We like a drink, us Brits. Weâ€™re renowned for it. Venture into any town or city centre, anywhere in the UK, on a Friday or Saturday night and what will you see? Depending on your point of view, itâ€™ll be either a scene of harmless youthful revelry or drunken, loutish, lewd behaviour on an apocalyptic scale.
The latter isÂ the view peddled by the British tabloid press. Binge Britain: a place where scantily clad women collapse or vomit in the street as their male counterparts brawl or piss in shop doorways. And the newspapers have the photos to prove it, with accompanying text asking what have we become?
But hasnâ€™t it always been this way? And is it really so bad?
Weâ€™ve been at it since the Stone Age â€“ beer jugs dating back to the Neolithic period have been found. The Romans may have invaded in AD43, but at least they brought the wine, diluted one part wine to four parts water and consumed with food. No one knows for sure when the bingeing began, though one theory has it that itâ€™s down to the weather. In the past, lean years for grain or honey meant little booze available so we developed an enjoy-it-while-you-can attitude. And then thereâ€™s the lack of sunshine. Dark winter months can make people more depressed and susceptible to heavy drinking. Our gloomy weatherâ€™s enough to turn anyone to drink. We need cheering up.
Beer is good for you, or at least it was â€“ relatively speaking â€“ back in the day before a safe water supply was introduced. Boiled and containing yeast and alcohol, it was less likely to give you cholera. A thick, soupy beverage, rich in carbohydrate, it became a staple. Everyone drank it, though children and nuns were given the weakest ale. Itâ€™s hard to imagine anyone was sober. However, in Tudor times Parliament passed â€œThe Act to Repress the Odious and Loathsome Sin of Drunkennessâ€.
The eighteenth century brought the â€˜Gin Crazeâ€™, or â€˜Crisisâ€™, partly due to government policy set to stimulate the distilling industry by reducing duties on â€˜low winesâ€™ made from British corn. At one point with an English population of less than seven million we were drinking 18 million gallons a year. Fair play.
But what did it mean? Why were we drinking so much? Hogarthâ€™s famous etching â€˜Gin Laneâ€™ depicts the gravest maternal neglect: one woman is so drunk her baby falls from her arms, headfirst towards the stony ground. Like the photos in todayâ€™s tabloid press, Hogarth packed as much decadence and moral decrepitude as possible into one picture. Urban living conditions for the majority of people were grim. There was gross overcrowding and poor sanitation, and thatâ€™s on top of the English weather. The gin epidemic lasted 30 years, finally petering out after Parliament heavily taxed it and prohibited its sale in quantities of less than two gallons. Meanwhile tea and coffee became available, and beer was cheaper.
With the industrial revolution factories required a sober and reliable workforce. Temperance groups emerged. But it wasnâ€™t until the First World War that consumption was greatly reduced. Prime Minister Lloyd George introduced laws reducing the strength of beer, banned the buying of rounds in pubs and reduced opening hours. By the end of the war British alcohol consumption had fallen by two-thirds, but of course it didnâ€™t stay that way.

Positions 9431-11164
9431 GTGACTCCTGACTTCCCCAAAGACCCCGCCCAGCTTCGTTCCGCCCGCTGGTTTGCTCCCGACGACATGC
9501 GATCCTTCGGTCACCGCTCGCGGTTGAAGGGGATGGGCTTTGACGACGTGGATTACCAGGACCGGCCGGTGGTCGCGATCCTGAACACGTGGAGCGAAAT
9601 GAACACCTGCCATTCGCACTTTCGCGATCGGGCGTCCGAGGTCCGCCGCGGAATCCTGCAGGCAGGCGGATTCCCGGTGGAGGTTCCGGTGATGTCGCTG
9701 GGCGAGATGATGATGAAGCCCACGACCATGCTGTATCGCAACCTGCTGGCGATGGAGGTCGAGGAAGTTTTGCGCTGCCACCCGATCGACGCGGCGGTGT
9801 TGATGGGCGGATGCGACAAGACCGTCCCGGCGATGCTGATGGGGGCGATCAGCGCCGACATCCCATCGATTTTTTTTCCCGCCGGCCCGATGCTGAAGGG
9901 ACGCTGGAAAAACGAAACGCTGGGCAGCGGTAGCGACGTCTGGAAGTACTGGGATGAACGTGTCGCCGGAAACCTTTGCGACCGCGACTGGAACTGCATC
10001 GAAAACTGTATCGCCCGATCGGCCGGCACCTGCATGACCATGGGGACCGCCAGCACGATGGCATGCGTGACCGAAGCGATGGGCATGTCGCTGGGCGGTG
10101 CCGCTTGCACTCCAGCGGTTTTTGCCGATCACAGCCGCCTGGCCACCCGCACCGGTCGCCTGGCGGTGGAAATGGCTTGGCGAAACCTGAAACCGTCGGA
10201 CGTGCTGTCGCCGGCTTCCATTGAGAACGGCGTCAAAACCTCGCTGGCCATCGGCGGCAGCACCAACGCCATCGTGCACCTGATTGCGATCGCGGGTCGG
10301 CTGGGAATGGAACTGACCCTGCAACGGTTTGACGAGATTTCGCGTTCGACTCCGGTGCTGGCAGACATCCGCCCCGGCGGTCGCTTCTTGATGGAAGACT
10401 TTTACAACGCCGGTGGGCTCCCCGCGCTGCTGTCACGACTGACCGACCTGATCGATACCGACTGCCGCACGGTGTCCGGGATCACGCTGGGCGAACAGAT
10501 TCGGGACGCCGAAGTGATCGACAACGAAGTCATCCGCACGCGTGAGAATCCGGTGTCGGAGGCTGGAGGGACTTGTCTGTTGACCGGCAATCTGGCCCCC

In recent years, with the advent of alcopops, cheap supermarket booze, extended pub opening hours and the relaxation of the licensing laws (the idea being that weâ€™d adopt a more measured European approach to grog instead of gulping it down in a panicked frenzy before closing time), excessive alcohol consumption has re-emerged as a problem.
The official NHS definition of binge drinking is eight units for men and six for women in one day. A report compiled by the NHS, Statistics On Alcohol: England 2010, states that ten million people are drinking at hazardous levels and that one in four adults who drink is putting their health at risk. While in another recent survey, Professor Nutt, the former government chief drugs adviser, states that alcohol is more harmful than heroin or crack when the overall dangers to the individual and society are considered.
However, when a group of fifty doctors were asked that given a magic wand that could eliminate alcohol would they do so, only four said â€˜yesâ€™. Alcohol-related illness and accidents may cost the NHS, but the taxes on booze more than cover it. And although thereâ€™s no doubt alcoholism can have devastating effects, for the majority of people drink has its good side. It brings people together, helps them relax and oils our social lives. Itâ€™s classless. The well-heeled at Ascot and Henley are quaffing it back as enthusiastically as the youths in our city centres.
Brits like a drink, and we like it in a binge-like fashion. We want to feel tipsy and let ourselves go. We want to forget all our problems and talk nonsense for a few hours. Binge drinking is fun. There, Iâ€™ve said it: the point neither politicians or medical reports ever mention. However bad the weather, we can knock back a few drinks and chew the cud. It helps us endure whether our problems are few or many. Enjoy yourself; itâ€™s later than you think.
Jacqui Hazell lives in London and her favourite pub is The Fox.Â Her short stories are available to download via Ether Books, a free app for iPhones/iPads.
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